Oesophagoscopy, biopsy, and acid perfusion test in diagnosis of "reflux oesophagitis".Br Med J 1975; 1 doi: https://doi.org/10.1136/bmj.1.5949.71 (Published 11 January 1975) Cite this as: Br Med J 1975;1:71
- G E Sladen,
- R H Riddell,
- J M Willoughby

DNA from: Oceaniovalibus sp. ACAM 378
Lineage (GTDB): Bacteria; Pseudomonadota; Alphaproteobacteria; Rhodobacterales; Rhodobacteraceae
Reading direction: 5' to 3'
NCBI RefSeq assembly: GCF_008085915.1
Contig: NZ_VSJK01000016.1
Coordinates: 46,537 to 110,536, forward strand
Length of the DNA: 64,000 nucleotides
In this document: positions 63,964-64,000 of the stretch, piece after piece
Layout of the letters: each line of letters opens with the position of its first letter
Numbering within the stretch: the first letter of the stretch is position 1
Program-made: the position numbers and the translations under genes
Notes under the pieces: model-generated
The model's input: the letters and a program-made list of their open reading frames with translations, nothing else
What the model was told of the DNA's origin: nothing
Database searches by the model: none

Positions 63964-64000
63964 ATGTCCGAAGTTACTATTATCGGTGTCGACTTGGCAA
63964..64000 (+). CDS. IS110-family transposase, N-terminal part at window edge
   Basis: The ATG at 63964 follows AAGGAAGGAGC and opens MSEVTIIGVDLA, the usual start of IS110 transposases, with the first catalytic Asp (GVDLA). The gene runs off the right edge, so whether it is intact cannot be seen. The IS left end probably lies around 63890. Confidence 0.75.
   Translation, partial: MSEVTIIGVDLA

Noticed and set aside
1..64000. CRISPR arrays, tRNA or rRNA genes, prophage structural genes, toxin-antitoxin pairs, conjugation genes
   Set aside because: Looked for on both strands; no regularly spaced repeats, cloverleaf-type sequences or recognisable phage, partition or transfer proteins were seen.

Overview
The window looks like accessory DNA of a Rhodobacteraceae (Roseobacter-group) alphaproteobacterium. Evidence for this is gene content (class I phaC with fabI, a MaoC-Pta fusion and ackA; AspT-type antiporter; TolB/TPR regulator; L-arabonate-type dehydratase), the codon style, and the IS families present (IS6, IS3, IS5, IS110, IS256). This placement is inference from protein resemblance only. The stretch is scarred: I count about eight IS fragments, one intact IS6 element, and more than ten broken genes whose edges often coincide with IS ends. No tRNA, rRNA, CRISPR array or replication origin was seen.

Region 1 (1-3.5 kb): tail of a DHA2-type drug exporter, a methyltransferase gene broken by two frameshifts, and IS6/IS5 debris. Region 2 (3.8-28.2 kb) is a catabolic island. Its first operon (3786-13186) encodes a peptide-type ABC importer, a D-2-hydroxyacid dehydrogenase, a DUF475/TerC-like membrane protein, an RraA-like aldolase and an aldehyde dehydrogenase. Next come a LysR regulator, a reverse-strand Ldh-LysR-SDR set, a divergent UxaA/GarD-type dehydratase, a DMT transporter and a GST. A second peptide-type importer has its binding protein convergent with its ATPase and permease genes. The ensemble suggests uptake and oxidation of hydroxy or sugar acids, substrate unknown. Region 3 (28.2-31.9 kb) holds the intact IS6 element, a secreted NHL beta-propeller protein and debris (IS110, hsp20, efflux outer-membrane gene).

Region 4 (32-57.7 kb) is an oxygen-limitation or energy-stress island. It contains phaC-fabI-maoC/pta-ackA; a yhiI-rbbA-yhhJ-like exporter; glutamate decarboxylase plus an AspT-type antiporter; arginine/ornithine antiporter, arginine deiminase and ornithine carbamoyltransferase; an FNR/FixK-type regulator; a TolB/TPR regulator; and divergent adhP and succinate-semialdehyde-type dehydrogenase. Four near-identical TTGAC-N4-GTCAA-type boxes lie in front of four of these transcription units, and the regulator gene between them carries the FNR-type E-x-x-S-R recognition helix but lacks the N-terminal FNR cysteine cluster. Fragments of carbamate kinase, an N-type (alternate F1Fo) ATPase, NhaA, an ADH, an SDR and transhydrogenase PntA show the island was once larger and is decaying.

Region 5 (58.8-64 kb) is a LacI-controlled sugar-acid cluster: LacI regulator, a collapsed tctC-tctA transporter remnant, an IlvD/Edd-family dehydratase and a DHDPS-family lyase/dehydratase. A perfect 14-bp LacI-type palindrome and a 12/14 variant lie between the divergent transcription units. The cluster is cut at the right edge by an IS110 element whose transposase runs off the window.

The results of fibreoptic endoscopy have been assessed retrospectively in 71 patients referred for consideration of the oesophagus as the possible or probable cause of their symptoms. Gross endoscopic abnormality was uncommon but friability of the mucosa was seen in about half of the patients with typical symptoms of "reflux-pain" and a quarter of those without. The combination of radiological reflux and endoscopic abnormality--that is, true reflux oesophagitis--was seen in only a third of the patients with typical symptoms though much less commonly in those with atypical symptoms. Histological abnormality was common but did not relate well to symptom pattern. The results of the acid perfusion test were significantly related to symptom pattern though overlap was observed between the two symptomatic groups. Six of these patients had had or were awaiting surgery to correct reflux and they all had uniformly positive findings. This study confirms the value of the acid perfusion test in clarifying the diagnosis of reflux pain, espcially if the symptoms are difficult to assess. Endoscopy and biopsy added little further information of diagnostic value and could probably be reserved for the small minority of patients who have special problems such as blood loss or dysphagia or where clarification of a radiological lesion is required.